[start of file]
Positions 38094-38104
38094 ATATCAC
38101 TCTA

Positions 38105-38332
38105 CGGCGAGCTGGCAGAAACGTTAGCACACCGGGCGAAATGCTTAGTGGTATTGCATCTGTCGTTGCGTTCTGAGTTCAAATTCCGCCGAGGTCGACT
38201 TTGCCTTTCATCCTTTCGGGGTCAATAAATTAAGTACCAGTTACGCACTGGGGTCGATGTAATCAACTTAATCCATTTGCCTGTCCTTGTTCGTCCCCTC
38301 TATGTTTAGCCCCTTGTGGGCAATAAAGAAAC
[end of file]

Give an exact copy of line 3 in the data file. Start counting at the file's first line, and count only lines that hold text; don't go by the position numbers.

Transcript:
38101 TCTA